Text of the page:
Miri Minuskin, an associate of Abuelaish's from before the incident, backed up the doctor's contention. She testified that two days before the fatal tank fire, Ezzeldin called her “in hysteria” and told her there were tanks outside his home. “I knew Baruch Shpiegel, a former brigadier general, and I quickly called him. I was on the phone with both of them at the same time, and I gave Shpiegel descriptions of the building from what Ezzeldin told me ... so they could identify the location. A few minutes later, during the conversation online, the tanks moved away,” Minuskin testified.

She said that two days later, the day of the killings, Ezzeldin called her again, “this time even more hysterical,” and shouting that the tanks had come back. “I again called Baruch Shpiegel and I told him this, and he said, ‘There’s no way, the house is marked and they know that it’s his house,’ and then suddenly we heard the booms. I felt that I’d failed to save the girls.”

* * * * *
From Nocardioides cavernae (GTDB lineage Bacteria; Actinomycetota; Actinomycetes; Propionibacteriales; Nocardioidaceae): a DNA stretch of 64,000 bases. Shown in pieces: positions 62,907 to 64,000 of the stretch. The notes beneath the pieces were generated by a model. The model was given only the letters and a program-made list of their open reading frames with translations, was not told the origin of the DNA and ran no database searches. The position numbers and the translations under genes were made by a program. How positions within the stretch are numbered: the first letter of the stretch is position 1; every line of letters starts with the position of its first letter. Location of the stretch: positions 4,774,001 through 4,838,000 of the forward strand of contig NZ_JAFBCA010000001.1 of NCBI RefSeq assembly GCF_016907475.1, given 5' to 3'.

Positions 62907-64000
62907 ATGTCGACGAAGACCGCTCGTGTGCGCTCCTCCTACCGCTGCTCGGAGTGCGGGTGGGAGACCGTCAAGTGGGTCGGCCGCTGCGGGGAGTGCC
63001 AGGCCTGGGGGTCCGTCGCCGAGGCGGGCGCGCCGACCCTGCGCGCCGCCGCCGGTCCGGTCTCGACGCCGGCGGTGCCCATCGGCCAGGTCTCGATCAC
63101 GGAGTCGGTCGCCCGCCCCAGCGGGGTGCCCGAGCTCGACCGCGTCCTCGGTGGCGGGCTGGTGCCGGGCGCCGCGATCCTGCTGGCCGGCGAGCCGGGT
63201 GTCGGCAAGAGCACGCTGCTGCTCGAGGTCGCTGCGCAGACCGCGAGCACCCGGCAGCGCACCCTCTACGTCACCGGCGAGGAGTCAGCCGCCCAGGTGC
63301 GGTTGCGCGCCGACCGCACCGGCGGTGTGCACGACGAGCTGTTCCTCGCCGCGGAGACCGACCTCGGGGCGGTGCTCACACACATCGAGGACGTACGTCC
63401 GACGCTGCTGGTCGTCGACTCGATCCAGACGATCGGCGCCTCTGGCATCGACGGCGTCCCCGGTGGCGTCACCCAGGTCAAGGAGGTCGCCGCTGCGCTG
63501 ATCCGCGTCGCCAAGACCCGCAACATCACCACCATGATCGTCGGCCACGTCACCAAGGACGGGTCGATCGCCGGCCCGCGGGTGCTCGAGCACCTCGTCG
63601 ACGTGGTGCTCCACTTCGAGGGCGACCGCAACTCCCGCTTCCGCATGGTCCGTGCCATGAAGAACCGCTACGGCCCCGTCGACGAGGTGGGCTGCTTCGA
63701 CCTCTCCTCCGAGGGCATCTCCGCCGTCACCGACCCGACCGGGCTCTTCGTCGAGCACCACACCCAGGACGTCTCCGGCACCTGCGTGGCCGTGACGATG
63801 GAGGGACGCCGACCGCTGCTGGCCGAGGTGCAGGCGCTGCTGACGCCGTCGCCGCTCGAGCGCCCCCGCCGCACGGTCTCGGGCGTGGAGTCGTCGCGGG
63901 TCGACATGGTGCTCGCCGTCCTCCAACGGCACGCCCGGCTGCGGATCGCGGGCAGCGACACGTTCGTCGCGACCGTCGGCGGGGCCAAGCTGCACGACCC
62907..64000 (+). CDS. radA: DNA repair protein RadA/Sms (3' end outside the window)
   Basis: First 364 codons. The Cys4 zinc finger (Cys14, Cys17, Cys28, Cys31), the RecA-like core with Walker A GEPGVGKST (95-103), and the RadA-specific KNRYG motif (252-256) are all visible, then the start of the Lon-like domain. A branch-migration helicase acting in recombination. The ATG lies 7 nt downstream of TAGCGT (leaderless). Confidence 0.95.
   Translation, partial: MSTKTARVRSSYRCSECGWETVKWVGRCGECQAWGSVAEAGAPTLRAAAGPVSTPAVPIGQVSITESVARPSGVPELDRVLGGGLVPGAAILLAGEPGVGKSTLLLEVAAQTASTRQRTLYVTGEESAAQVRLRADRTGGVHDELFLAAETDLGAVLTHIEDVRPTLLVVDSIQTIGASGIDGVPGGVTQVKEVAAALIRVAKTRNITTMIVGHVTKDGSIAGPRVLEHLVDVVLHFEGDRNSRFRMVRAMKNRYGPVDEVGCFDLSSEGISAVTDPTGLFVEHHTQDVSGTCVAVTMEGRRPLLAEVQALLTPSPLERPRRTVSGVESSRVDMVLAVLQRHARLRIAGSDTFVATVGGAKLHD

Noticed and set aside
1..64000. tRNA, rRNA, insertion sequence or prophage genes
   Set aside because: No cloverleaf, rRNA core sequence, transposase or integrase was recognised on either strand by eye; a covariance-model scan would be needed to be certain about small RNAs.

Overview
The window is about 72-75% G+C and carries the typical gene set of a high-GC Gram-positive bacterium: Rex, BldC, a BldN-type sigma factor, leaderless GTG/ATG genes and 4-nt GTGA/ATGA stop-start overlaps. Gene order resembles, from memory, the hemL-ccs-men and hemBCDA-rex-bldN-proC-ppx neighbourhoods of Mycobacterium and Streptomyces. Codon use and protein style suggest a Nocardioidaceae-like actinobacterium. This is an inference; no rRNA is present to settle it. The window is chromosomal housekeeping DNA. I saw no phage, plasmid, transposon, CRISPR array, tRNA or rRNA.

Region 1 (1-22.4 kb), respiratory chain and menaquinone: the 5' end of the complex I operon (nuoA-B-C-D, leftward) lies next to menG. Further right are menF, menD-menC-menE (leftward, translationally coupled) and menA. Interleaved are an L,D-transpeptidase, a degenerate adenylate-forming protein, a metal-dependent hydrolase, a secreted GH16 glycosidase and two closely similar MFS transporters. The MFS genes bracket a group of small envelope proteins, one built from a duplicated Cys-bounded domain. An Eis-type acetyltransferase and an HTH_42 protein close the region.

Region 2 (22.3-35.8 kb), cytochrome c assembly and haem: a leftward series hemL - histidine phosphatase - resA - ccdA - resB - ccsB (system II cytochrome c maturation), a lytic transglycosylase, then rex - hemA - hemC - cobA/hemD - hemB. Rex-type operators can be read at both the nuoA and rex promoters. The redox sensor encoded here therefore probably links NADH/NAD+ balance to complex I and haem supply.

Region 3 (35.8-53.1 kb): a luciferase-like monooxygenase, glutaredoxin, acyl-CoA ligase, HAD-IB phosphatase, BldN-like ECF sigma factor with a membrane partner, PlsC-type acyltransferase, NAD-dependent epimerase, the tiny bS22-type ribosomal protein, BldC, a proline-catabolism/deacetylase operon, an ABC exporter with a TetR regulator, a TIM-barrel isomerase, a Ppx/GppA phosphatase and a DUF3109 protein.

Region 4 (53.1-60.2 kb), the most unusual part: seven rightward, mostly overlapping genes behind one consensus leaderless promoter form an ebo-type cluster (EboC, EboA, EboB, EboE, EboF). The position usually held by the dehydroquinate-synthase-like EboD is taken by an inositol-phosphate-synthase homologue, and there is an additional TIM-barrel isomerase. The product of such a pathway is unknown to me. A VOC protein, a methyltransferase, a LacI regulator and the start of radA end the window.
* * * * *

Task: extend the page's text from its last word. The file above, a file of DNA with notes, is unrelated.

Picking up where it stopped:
Shada Abuelaish, the doctor's daughter who was wounded in the shelling, testified that during the shelling she hadn’t ever seen any combatants from Hamas or other militant organizations in the vicinity.

The crux of the dispute between Abuelaish and the state is whether the tank fire that caused the deaths of the four girls was an “act of state” – i.e, a combat operation that bestows immunity from civil suits, as the state argues. In a pretrial discussion of this issue in 2013, Judge Friedlander ruled that the suit could not be thrown out, primarily because the IDF spokesman's statement about the army’s investigation of the incident said Golani troops (a Golani battalion commander ordered the tank fire) were present in the Shujaiyeh neighborhood, which Abu al-Aish says is seven kilometers from his Jabalya home - too far away to know if civilians are near the target or not.